If loans couldn't be sold to a sucker, banks and their servicers walked away. Mortgage securitization complicated matters, and often homes are left vacant and not foreclosed upon. Looters strip vacant properties of pipes, fixtures, and anything of salvage value. The loans within the securitizations are worthless.

Why do banks and trustees pretend the loans have value? If banks and lenders foreclosed, it would be revealed that the taxes, cost to maintain the property before resale, and the legal costs relative to the value of the property meant that they had negative equity.

At first this was a problem for loans with low loan balances, but as property values dropped, even loans with higher balances had the same problem. The problem spread, and it hasn't yet stopped spreading.

Triple Tragedy: Meltdown, Spreading Contagion, and Crime

This tragedy is echoed by similar problems in Ohio, Michigan and other subprime targets on the West Coast, Nevada, and in the South. Although some examples aren't as stark or depressing, the general idea of plummeting property values and vacant properties infecting a neighborhood and its surrounding areas still stands. Affected states have to carry the burden of these paralyzed limbs, and banks and their cronies that perpetrated this mess just walk away.

Chicago's Stark Example: Detroit within the City

Since 2007, Chicago's Englewood and West Englewood areas slid into a sinkhole. Homes that once housed lower middle class and middle class families stand empty. Those with the means to move have fled. Those without the means have stayed while the prairie reclaims a large part of the south side of Chicago. More and more homes have been boarded up. Grass has grown so high in some formerly residential areas it obscures all but the tallest humans. Crime soared. Property values in surrounding neighborhoods are plummeting as the wasteland spreads to their doorsteps.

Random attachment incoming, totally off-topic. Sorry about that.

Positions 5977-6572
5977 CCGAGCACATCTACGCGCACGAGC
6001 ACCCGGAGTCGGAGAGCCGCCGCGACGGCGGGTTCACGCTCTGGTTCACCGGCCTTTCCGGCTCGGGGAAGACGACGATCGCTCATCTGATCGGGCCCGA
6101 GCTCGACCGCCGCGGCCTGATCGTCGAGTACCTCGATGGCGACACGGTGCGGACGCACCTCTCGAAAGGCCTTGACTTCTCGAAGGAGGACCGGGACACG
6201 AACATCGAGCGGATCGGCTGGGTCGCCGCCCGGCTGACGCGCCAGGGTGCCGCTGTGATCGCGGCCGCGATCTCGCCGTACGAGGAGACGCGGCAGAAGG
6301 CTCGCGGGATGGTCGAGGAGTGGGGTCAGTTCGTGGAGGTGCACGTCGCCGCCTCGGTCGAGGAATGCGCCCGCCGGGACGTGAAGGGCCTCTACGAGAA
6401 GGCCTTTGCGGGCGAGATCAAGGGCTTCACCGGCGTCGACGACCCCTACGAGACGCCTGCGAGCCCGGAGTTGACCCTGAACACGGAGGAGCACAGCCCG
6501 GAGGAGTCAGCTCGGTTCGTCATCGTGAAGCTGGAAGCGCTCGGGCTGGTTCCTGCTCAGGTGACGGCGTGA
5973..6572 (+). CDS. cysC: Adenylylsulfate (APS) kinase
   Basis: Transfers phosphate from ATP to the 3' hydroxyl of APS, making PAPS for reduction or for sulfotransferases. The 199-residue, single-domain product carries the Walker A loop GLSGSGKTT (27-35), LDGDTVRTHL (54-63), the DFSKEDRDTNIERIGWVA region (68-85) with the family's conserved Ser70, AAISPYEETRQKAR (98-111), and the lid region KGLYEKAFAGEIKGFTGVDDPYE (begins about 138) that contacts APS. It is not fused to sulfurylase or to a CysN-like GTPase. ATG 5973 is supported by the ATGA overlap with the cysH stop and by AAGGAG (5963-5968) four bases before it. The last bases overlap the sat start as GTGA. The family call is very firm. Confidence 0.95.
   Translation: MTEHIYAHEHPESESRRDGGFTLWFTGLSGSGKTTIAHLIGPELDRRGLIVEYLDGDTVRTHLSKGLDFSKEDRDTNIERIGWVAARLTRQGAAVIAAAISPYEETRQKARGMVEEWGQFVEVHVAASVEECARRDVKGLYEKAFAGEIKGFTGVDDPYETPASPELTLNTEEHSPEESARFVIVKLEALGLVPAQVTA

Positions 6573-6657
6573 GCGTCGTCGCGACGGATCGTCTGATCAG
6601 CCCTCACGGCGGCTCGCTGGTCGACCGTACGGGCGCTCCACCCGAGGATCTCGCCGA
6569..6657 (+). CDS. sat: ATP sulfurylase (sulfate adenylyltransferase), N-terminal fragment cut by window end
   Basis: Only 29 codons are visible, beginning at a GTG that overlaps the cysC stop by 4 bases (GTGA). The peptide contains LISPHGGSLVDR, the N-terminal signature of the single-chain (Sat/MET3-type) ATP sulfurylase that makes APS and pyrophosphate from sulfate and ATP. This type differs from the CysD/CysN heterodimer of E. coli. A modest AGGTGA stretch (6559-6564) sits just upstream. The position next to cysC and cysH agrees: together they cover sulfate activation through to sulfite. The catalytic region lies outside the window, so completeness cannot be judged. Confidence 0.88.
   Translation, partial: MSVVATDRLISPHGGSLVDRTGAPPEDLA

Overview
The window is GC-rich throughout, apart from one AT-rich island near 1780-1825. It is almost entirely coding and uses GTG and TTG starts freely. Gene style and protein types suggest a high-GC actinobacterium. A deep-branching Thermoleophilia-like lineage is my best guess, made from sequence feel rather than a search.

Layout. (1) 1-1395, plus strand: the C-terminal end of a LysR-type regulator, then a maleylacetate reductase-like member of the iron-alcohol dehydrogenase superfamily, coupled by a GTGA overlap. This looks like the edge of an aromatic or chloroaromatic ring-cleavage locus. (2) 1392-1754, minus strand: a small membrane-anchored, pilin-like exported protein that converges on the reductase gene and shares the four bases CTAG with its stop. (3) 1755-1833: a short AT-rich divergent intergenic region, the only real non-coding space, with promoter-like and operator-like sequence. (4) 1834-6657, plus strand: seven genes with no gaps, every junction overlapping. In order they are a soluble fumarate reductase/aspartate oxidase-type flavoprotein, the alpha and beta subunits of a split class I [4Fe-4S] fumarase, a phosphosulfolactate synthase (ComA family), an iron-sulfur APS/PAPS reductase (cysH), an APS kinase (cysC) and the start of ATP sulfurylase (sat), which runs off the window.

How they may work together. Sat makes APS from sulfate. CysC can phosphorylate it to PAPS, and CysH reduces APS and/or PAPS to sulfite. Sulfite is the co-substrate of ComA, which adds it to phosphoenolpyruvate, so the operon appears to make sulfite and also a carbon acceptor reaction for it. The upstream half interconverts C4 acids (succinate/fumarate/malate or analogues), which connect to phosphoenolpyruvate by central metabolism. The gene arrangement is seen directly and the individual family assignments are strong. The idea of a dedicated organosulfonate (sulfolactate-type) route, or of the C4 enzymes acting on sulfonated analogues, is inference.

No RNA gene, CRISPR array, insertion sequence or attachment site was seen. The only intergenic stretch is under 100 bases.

"Countrywide Broke the Law"

It would be easy to turn away from this and blame the borrowers. Some of the borrowers were absentee landlords who knew what they were doing. Some borrowers overreached. But in many cases, people were victimized by predatory lenders. For example, a complaint of alleged fraud against Goldman Sachs filed by Landesbank Baden-Wuerttemberg includes allegations of fraudulent practices by Countrywide, now owned by Bank of America.

Landesbank Baden-Wurttemberg (LBBW lost its appeal in the fraud lawsuit related to collateralized debt obligations backed chiefly by residential mortgages. LBBW is a sophisticated investor obliged to perform its own due diligence, and the court apparently held the view that LBBW's independent due diligence wasn't appropriate for the circumstances. In other cases, sophisticated investors have been able to win large settlements, since material information that only the underwriter knew was withheld from investors performing appropriate due diligence. Even diligent sophisticated investors can be defrauded when malefactors work hard enough at fraud.

As for the underlying mortgage loans, a former Countrywide employee stated that approximately 90 percent of all "liars' loans, loans that allowed reduced documentation about borrowers' income and assets, sold out of a Chicago office had inflated incomes.

In 2008, Countrywide settled a multi-state suit for over $8 billion, including a settlement with Illinois for predatory lending practices and alleged fraud. The borrowers weren't inflating the income. Countrywide allegedly routinely doubled the amount of the potential borrower's income to qualify borrowers for loans they couldn't afford so that Countrywide and its mortgage brokers could continue to earn fees and commissions.

Prior to Countrywide's paltry settlement with eleven states, Illinois Attorney General Lisa Madigan stated: "Countrywide broke the law, homeowners did not."

Fed's August 2007 Back Door Bailout of Countrywide

In August 2007, investors shunned Countrywide's asset backed commercial paper (ABCP) backed by its mortgage loans and demanded much higher interest rates. In the ensuing panic, Countrywide wanted to borrow around $11.5 billion from banks on its credit card-like revolving credit lines, but the banks balked. The banks asked the Fed for concessions, and the Fed agreed.